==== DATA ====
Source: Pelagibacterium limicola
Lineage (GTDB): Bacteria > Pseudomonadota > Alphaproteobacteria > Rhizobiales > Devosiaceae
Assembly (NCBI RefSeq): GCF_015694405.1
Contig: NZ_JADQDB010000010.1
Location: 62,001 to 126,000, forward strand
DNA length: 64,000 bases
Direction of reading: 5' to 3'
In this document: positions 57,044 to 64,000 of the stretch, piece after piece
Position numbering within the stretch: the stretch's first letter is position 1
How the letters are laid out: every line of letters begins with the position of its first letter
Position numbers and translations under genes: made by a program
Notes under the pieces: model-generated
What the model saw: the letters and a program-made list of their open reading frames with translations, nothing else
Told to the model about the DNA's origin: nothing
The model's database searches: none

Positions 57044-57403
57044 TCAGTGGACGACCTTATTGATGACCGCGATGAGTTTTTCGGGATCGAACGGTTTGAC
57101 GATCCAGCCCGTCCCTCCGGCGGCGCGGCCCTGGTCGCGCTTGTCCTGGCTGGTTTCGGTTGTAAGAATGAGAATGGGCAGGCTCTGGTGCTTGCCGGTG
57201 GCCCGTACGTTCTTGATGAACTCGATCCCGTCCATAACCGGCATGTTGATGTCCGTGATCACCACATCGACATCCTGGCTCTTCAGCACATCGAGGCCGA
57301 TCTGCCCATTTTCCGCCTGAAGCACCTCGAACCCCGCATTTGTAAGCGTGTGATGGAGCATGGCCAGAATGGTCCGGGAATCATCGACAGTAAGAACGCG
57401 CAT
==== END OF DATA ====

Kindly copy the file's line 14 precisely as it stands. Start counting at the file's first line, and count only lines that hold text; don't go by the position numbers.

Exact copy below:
Told to the model about the DNA's origin: nothing